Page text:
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Criminal Law

Jurisprudence

Villanova University Charles Widger School of Law

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Full-Text Articles in Law

Public Wrongs And The ‘Criminal Law’S Business’: When Victims Won’T Share, Michelle Madden Dempsey Aug 2011

Public Wrongs And The ‘Criminal Law’S Business’: When Victims Won’T Share, Michelle Madden Dempsey

Working Paper Series

Amongst the many valuable contributions that Professor Antony Duff has made to criminal law theory is his account of what it means for a wrong to be public in character. In this chapter, I sketch an alternative way of thinking about criminalization, one which attempts to remain true to the important insights that illuminate Duff’s account, while providing (it is hoped) a more satisfying explanation of cases involving victims who reject the criminal law’s intervention.


What Is Due To Others: Speaking And Signifying Subject(S) Of Rape Law, Penelope J. Pether Apr 2010

What Is Due To Others: Speaking And Signifying Subject(S) Of Rape Law, Penelope J. Pether

Working Paper Series

Australian journalist Paul Sheehan's representation of the alleged and convicted immigrant Muslim/Arab rapists he demonises in 'Girls Like You', like his representation of the rape survivors in that text, has much to tell us about the law's production of rape law's speaking and signifying subjects, “real rape” victims and survivors, false accusers and perpetrators. This article uses a variety of texts, including 'Girls Like You', recent Australian rape law jurisprudence and legislative reform, texts involving two controversial recent US rape cases — one from Maryland and one from Nebraska — and a recent UK study on attrition in rape prosecutions, …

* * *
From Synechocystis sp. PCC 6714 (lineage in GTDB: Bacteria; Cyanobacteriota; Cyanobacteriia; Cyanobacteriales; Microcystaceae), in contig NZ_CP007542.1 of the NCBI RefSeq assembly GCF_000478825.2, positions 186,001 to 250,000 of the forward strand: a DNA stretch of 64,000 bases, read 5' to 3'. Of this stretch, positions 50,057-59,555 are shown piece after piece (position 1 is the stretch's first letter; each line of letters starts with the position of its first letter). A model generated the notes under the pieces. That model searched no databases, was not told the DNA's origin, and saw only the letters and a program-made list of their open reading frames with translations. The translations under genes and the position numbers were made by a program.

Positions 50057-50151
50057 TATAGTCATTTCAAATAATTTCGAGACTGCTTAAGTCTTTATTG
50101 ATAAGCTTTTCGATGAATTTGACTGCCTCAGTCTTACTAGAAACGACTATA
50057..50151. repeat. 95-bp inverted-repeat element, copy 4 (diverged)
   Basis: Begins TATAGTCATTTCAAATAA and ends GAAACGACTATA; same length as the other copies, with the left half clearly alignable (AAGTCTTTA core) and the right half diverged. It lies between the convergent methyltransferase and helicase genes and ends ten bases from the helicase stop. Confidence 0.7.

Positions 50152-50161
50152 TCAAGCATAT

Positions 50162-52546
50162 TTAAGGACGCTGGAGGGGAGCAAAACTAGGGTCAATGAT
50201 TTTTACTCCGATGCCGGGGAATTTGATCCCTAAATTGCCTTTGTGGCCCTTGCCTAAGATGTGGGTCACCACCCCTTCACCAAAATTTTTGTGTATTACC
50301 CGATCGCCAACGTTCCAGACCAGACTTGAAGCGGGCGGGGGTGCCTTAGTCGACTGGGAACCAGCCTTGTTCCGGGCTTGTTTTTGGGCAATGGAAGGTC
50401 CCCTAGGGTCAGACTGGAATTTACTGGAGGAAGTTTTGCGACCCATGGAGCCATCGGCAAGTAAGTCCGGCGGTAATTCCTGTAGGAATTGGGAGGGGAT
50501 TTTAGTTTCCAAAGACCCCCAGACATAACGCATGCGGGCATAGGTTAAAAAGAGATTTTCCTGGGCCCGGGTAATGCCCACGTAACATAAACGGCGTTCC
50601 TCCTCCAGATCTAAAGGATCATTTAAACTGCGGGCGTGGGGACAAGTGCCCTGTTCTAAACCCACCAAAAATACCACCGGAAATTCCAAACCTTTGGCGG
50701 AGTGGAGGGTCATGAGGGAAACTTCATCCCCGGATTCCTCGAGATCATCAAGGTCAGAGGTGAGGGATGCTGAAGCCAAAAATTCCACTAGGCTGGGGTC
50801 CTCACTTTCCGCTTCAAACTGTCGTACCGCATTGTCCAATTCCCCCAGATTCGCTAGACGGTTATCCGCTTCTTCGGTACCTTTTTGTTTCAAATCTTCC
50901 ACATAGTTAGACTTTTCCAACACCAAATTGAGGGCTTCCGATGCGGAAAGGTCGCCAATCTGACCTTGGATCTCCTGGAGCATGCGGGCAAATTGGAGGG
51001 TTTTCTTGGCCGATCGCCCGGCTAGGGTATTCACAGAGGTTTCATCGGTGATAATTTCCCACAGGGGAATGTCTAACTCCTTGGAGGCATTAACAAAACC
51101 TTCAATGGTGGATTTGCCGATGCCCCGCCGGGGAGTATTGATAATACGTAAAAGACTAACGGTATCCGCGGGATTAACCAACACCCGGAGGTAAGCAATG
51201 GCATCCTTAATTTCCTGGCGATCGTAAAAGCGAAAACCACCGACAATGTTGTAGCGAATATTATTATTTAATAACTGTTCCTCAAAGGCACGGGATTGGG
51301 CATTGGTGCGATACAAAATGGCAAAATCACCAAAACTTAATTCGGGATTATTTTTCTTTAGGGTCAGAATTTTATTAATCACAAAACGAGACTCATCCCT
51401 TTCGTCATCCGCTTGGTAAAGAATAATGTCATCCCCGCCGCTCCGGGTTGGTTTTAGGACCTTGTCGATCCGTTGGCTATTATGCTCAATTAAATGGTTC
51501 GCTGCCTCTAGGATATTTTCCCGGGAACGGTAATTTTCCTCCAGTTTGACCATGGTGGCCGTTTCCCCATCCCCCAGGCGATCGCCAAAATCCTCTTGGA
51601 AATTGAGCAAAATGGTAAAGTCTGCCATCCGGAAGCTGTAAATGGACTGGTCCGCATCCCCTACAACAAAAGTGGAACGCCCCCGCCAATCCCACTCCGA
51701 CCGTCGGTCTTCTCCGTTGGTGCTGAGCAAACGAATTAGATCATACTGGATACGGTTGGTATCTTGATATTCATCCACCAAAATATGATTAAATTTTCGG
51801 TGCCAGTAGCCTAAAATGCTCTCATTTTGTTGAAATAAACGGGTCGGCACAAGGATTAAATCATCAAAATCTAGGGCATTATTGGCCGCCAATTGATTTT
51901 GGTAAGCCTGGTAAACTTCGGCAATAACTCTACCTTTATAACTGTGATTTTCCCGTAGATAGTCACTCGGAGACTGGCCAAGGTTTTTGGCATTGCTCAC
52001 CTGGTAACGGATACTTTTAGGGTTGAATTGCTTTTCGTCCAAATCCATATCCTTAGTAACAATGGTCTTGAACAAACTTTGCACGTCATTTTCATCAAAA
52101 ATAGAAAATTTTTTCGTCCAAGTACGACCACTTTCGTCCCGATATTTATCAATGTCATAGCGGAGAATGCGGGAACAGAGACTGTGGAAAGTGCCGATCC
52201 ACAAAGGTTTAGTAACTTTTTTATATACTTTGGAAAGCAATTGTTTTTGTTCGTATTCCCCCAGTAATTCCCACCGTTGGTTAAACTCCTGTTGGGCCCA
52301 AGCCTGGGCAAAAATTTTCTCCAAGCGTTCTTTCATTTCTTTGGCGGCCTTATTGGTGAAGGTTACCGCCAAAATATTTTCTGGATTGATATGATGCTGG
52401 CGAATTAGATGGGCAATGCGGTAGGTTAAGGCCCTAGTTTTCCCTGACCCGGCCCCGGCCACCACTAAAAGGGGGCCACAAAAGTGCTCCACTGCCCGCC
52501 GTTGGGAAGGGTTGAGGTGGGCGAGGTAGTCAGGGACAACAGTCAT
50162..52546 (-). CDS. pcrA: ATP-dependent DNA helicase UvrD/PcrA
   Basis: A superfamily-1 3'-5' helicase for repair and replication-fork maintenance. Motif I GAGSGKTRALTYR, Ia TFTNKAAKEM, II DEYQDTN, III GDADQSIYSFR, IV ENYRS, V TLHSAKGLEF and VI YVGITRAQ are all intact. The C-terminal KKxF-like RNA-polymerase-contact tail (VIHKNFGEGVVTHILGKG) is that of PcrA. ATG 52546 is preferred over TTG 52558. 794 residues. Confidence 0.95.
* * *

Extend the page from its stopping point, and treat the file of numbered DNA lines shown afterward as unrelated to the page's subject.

``No One Does That Anymore": On Tushnet, Constitutions, And Others, Penelope J. Pether Jun 2008

``No One Does That Anymore": On Tushnet, Constitutions, And Others, Penelope J. Pether

Working Paper Series

In this contribution to the Quinnipiac Law Review’s annual symposium edition, this year devoted to the work of Mark Tushnet, I read his antijuridification scholarship “against the grain,” concluding both that Tushnet’s later scholarship is neo-Realist rather than critical in its orientation, and that both his early scholarship on slavery and his post-9/11 constitutional work reveal an ambivalence about the claim that we learn from history to circumscribe our excesses, which anchors his popular constitutionalist rhetoric.

The likeness of Tushnet’s scholarship to the work of the Realists lies in this: while the Realists’ search for a science that would satisfy …


Crime, Punishment And Responsibility, T. Brian Hogan Jan 1979

Crime, Punishment And Responsibility, T. Brian Hogan

Villanova Law Review

No abstract provided.